Lilly three strikes in three years not out in Teva patent challenge

pharmafile | January 13, 2017 | News story | Medical Communications, Sales and Marketing Eli Lilly, Teva, generics, lilly, patent 

Eli Lilly has successfully won a major patent case against Teva Pharmaceuticals, with the case being decided at the US Court of Appeals and finding in favour of Lilly’s patents for the third such case in three years. The case was regarded Lilly’s third biggest selling drug, Alimta, a treatment used in patients suffering from non-small cell lung cancer (NSCLC) and mesothelioma. Teva were looking to take a chunk of Alimta’s market by introducing its generic as a competitor.

The ruling regards Lilly’s ‘vitamin regimen’ patent, a solution that Lilly discovered to the potential serious side-effects of taking its drug in treatment. Patients who will be treated with Alimta take folic acid and vitamin B12 prior to treatment, reducing the toxicity of the drug. The court ruled that Teva’s labelling upon its generic would display, according to chief judge Sharon Prost, “the requisite intent for inducement” for doctors to encourage patients to break the patent protection upon the vitamin patent.

The judgement upholds the prior decision made by a district court to rule in favour of Lilly, which was preceded by a case in 2014 against a different patent held on the medication and last year’s case upon the same patent. Lilly’s success will come as a relief, with the drug responsible for $1.74 billion in the first nine months of 2016.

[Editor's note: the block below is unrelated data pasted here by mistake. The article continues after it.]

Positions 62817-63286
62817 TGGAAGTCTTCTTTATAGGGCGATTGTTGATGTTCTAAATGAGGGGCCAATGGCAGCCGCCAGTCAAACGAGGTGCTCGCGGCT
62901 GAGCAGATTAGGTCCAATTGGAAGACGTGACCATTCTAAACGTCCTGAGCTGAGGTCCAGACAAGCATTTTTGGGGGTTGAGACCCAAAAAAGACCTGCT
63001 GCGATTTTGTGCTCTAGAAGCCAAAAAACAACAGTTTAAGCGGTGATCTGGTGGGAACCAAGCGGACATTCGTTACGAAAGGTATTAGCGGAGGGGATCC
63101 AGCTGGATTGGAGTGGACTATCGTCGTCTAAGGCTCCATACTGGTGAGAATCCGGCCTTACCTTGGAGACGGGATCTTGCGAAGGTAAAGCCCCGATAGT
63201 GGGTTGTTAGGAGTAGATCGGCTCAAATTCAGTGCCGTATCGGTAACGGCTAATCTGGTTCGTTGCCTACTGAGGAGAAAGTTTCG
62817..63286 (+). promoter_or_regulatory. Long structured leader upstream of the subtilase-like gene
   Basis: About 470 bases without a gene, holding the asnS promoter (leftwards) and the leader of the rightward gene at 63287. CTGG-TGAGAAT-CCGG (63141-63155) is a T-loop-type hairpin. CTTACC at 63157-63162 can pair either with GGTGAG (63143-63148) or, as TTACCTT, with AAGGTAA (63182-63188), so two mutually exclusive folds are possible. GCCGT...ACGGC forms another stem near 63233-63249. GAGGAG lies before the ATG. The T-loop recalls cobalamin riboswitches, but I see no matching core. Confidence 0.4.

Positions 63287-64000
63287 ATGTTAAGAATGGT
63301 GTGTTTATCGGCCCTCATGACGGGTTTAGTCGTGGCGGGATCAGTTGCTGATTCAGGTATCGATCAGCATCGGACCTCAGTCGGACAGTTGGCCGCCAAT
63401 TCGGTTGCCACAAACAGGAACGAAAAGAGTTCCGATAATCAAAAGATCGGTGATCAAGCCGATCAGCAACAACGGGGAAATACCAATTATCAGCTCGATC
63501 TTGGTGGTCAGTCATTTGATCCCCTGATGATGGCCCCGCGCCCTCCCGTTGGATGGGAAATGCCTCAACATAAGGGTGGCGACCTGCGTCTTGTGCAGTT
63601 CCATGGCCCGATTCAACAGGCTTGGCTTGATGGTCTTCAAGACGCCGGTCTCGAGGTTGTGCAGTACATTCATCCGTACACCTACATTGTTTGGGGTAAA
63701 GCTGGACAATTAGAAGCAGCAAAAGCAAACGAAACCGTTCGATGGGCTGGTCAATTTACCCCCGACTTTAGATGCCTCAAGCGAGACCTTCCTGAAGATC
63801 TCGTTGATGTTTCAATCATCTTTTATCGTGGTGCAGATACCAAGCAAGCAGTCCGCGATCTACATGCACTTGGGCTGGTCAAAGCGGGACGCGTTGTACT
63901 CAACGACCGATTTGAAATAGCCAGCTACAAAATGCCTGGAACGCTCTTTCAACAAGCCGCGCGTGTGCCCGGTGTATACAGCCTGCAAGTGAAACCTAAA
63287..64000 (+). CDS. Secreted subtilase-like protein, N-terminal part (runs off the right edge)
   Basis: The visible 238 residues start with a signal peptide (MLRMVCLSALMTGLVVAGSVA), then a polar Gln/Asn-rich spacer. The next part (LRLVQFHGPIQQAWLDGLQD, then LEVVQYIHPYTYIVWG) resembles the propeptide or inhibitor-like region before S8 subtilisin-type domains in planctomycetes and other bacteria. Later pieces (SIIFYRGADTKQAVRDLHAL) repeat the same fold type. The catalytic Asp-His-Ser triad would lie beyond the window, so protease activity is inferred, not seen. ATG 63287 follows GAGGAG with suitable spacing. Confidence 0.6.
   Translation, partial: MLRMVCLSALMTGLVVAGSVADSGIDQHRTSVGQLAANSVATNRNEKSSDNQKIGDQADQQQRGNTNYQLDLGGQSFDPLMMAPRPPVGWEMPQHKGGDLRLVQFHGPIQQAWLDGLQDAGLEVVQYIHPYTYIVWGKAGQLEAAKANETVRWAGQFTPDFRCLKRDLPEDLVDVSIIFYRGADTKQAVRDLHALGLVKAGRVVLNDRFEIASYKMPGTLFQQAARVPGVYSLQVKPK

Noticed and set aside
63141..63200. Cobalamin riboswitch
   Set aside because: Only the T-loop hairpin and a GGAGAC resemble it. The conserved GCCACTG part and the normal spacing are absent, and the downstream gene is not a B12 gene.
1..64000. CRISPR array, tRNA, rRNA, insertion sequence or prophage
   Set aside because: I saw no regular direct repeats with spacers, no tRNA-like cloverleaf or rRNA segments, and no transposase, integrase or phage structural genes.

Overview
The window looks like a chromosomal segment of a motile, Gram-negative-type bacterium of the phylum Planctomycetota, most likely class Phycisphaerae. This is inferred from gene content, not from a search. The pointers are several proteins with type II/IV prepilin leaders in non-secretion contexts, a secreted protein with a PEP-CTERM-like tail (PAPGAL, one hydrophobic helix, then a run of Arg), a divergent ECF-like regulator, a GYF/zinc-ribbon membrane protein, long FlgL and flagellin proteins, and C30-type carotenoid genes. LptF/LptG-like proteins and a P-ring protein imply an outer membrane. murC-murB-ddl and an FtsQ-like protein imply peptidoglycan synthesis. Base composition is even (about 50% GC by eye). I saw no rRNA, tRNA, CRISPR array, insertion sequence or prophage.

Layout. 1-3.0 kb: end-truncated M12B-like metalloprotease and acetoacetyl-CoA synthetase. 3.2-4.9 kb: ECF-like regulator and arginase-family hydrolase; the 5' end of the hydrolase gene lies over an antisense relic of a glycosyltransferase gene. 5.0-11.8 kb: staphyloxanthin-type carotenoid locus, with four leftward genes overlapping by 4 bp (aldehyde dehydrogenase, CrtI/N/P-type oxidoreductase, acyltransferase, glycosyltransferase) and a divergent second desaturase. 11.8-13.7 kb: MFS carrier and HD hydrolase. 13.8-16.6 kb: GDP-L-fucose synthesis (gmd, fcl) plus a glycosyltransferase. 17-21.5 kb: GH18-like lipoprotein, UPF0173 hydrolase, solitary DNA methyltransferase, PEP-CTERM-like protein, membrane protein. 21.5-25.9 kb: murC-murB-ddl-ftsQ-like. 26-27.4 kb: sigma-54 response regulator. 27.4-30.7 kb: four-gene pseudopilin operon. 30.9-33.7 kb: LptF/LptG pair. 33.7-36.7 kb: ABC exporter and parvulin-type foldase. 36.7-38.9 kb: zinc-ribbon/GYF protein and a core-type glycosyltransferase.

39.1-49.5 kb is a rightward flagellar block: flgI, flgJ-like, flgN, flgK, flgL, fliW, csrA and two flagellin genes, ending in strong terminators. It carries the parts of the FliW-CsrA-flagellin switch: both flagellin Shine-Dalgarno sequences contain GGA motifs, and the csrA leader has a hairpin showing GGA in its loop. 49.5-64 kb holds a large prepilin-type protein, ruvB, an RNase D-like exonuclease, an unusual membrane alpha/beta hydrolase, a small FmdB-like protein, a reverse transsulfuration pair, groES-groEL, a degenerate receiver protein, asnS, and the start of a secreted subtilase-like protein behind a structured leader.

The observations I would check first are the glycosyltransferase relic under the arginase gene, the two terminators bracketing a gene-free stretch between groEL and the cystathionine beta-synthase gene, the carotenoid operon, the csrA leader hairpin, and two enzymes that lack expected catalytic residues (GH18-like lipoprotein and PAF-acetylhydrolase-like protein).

This doesn’t mean that Lilly are entirely out of the woods, an inter partes review will take place mid-way through 2016 that could, again, challenge Lilly’s patent protection upon the drug. With the drug currently holding patents upon the drug up until 2022, Lilly will gain confidence in protecting sales from the drug until much closer to that year.

“We are pleased with today’s ruling by the Court of Appeals, affirming the earlier district court’s decisions, finding the Alimta vitamin regimen patent is valid and would be infringed,” said Michael J. Harrington, senior vice president and general counsel for Lilly. “The significant scientific research that Lilly performed in support of the vitamin regimen patent deserves intellectual property protection, which has been confirmed in every validity challenge to date. We continue to emphasize that protection of intellectual property rights is extremely important to the biopharmaceutical industry and the patients we serve. These rights help support the development of the next generation of innovative medicines to treat unmet medical needs.”

Ben Hargreaves

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